This dish sits firmly on my top five favourite and non stressful dishes to make. One can use chicken or lamb, the lamb version takes much longer to produce falling off the bones lamb ( suggested 5-6 hours at 140 degrees centigrade). The chicken version is still just as tasty and only takes around 2.5 hours in the oven plus 25 minutes prepping time.
This dish is an ambassador for slow comfort cooking as you can quite literally put it in the oven, go for a long walk, go to the pub or if with friends have drinks and nibbles before enjoying it later. It’s a real hearty dish and the aromas are sublime.
This makes enough for for 6 hearty portions….
Take 4 kilos of potatoes, slice and line the base of a large relatively deep pan. Add 3 sliced onions, mix with the potatoes, sprig some herbs, Tarragon, Thyme and Rosemary work well. Place 2 medium chickens on top, drizzle with olive oil, season well with salt and black pepper and add 2.5 pints of heavy chicken stock. Basically leave in the oven for 2.5 hours on 150 degrees centigrade and chillax.
Once cooked, take out of the oven for 20 mins to rest, in this time you can make your cabbage. This cabbage dish is my daughter’s favourite thing in the world as its fabulously comforting and deliciously moorish.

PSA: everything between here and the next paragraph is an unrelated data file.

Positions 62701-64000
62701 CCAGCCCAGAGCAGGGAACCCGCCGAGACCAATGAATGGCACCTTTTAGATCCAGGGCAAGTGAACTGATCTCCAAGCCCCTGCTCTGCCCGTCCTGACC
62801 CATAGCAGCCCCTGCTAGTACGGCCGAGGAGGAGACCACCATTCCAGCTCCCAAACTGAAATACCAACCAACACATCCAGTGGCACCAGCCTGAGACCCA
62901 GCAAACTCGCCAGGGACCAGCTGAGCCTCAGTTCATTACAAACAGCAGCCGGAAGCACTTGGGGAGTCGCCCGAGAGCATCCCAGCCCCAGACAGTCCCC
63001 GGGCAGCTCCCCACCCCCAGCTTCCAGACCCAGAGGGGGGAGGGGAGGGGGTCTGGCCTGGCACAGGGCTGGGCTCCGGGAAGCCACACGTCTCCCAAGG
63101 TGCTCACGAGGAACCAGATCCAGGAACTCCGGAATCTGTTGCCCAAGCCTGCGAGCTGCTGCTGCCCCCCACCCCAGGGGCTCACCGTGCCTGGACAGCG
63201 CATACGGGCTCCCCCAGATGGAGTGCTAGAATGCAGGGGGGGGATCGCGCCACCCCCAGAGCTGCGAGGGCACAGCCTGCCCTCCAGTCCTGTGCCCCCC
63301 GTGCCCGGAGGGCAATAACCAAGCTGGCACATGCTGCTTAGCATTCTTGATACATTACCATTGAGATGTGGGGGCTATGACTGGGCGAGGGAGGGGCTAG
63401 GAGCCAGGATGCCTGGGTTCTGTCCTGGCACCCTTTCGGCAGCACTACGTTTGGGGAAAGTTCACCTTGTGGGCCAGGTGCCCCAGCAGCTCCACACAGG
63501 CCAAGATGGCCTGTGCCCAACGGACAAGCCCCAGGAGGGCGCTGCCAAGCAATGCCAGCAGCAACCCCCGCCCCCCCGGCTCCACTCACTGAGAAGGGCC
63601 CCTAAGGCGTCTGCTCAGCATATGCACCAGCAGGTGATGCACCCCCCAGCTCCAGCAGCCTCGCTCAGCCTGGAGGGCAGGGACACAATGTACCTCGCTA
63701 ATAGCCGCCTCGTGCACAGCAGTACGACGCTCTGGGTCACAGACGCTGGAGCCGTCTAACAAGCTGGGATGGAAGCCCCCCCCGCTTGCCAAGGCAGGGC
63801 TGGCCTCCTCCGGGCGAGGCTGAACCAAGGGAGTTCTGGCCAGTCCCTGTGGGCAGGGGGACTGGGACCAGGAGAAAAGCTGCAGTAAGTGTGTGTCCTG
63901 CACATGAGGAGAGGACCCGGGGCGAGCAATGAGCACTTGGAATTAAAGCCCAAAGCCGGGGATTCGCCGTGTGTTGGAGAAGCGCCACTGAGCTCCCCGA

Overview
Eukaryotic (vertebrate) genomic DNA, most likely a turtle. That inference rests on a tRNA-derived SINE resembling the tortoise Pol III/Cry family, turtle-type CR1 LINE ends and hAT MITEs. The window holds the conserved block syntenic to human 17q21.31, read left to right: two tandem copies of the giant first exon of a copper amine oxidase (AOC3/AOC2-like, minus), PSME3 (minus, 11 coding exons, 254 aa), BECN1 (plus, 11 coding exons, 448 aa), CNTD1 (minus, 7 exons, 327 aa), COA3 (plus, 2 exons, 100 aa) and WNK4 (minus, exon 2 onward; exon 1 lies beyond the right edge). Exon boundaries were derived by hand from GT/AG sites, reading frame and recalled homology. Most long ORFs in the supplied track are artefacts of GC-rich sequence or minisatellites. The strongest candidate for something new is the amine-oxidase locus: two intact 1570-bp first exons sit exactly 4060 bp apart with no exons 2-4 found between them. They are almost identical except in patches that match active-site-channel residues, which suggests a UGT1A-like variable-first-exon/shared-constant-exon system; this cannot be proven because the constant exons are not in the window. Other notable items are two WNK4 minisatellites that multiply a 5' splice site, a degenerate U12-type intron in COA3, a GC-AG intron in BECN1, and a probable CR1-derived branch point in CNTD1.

Take 2.5 cabbages of your choice, shred finely and put into a deep pan with a generous dollop of olive oil. Add 200gms of Olive oil and sauté for five minutes. Add 200 grams of Bacon lardons and cook for a further 6 minutes or until cooked with a little bit of colour. Turn the heat down, and add in 300 mls of double cream, simmer and season with some black pepper. Finally stir in two tablespoons of whole grain mustard.
Enjoy with some crusty bread to mop up the sublime juices and of course a nice rustic glass of vin rouge..
This really easy and wonderfully delicious recipe came to me whilst on way home from work. I fancied a little soupçon of Gewurtztraminer and started to dream of chicken, lardons of bacon, cream, sweetness and suchlike. I visited Strasbourg, the Alsace capital as a teenage gal a couple of times and was affected by its vibrancy and breath taking beauty coupled with stunning back drops. This really easy and very reasonable recipe is a little decadent with a splash of wine and a couple of spoons of double cream to add richness…
Take a 100 gram pack of bacon lardons, and sauté gently in a splash of olive oil. Set aside and use same oil to seal and colour your chicken supremes. Cook for around 3 minutes on either side before placing on some miniture new potatoes and placing in the oven to roast for 25 minutes. Meanwhile chop a bunch of spring onions, 3 garlic cloves and soften for a minute in the same oil. Add in 200 mls of chicken stock, a splash of white wine and reduce for 10 mins. Add in the set aside lardons, a shredded baby gem lettuce and a cup of petits pois and simmer for 3-4 mins. Sprinkle a tiny bit of Tarragon, then take a little of the jus, mix in with 70 mls of double cream then add back into the sauce ( this avoids splitting rather than adding the cream directly). Take out new potatoes, place in centre of plate, place chicken supreme and spoon over glorious sauce in abundance with some chopped chives…..serve with a glass of Alsace wine or as I have done a little Vino Esmerelda by fam Torres……